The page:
Out of all these handles with Circle marks, only two have been excavated from a stratum identified with the late 8th-century Assyrian conquest (not sealed by it)--Shiloh's excavation at Jerusalem, where one other was found in the early 7th-century stratum, & 28 were from later strata. One handle with Circles was found in the 7th-century stratum at Timnah, one at Khirbet es-Samrah, & one at Arad. The handles found at Ramat Rahel, Gibeah, Beth Zur, & En Gedi are in strata disputed as either the late 8th or early 7th century. The majority of handles with Circles at Gibeon were found in the upper third of the Great Pool. It's important to remember that the earliest stratified stamps from x4x & x2U LMLK seal types preceded the late 8th-century Assyrian conquest, the earliest majority of Rosette stamps preceded the late 7th-century Babylonian conquest, & the Circle marks (along with the x2D & x2T LMLK stamps) reside sometime in between those 2 groups of stamps.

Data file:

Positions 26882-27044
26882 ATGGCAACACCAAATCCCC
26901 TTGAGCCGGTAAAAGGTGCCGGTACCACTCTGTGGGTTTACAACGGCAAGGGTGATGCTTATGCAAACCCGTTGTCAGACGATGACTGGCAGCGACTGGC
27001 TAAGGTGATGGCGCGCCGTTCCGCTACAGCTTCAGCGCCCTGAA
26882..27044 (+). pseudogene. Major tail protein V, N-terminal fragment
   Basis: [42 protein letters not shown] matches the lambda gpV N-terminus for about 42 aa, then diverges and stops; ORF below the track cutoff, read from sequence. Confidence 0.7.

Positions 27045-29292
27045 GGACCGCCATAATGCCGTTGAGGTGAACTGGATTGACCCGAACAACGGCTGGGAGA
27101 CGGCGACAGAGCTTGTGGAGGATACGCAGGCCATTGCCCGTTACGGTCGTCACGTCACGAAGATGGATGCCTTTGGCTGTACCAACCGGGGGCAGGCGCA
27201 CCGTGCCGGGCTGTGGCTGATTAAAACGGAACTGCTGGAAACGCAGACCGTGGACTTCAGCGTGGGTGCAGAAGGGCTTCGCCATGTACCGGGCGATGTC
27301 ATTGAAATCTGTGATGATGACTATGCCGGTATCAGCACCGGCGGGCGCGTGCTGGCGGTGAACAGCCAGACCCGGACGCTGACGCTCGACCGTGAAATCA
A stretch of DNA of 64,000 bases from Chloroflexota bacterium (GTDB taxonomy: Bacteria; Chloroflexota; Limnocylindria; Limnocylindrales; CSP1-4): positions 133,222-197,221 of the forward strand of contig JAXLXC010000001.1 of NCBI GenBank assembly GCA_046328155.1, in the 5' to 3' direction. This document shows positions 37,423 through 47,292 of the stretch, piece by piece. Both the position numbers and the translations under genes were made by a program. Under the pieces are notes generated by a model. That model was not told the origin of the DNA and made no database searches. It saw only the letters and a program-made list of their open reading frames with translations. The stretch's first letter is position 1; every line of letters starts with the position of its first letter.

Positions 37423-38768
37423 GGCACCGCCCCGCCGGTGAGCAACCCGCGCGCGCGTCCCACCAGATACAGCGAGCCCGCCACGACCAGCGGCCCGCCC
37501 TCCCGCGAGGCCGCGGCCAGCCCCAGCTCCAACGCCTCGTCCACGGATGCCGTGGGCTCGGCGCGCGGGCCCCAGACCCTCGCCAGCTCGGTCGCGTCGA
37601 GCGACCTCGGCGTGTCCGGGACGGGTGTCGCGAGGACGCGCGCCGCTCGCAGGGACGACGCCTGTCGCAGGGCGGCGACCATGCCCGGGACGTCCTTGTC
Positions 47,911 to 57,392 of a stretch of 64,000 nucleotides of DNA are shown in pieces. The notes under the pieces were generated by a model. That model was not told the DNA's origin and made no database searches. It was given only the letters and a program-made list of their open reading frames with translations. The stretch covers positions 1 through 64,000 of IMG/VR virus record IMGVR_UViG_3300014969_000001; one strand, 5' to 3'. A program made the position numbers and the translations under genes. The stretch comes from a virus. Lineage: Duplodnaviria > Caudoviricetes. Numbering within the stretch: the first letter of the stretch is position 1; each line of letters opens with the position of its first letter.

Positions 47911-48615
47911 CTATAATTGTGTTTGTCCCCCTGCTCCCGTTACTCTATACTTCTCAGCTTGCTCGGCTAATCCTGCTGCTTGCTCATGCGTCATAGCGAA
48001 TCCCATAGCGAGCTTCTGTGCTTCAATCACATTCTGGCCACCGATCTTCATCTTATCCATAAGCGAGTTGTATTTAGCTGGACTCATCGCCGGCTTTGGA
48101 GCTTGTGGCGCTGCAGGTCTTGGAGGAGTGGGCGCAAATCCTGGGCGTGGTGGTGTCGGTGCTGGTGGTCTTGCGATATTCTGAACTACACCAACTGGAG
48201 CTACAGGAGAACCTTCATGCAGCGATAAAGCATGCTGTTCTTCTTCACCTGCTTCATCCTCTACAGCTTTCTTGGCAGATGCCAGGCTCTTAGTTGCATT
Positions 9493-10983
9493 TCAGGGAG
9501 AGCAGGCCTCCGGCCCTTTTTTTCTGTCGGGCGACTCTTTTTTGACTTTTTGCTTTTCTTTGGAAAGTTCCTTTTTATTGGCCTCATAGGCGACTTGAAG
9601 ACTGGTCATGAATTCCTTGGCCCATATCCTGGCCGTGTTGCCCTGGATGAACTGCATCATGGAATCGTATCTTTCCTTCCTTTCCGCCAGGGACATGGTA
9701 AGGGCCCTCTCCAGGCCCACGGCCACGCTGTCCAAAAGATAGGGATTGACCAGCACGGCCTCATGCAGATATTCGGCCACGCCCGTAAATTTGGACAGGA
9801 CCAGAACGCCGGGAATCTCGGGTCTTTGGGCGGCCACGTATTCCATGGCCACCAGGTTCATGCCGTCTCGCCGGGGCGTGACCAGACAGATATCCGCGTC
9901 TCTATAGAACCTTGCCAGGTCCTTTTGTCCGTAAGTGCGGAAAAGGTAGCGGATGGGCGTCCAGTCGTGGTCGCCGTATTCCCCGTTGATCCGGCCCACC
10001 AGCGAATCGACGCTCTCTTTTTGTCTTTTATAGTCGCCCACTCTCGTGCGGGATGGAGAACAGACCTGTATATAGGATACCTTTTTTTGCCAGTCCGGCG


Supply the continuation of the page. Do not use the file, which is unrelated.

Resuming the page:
Click here to see the most common form of Circles incised between the LMLK stamp & the jar joint with the inner circle approximately midway between the central anchor dot & the outer circle; the magnified view shows a clear distinction between the colored external ware & the inner gray core, which indicates incision after firing.
Click here for a less common form with very close diameters.
Whoever incised the Circles was usually careful to avoid damaging the icon by overlapping it; click here to see a rare exception.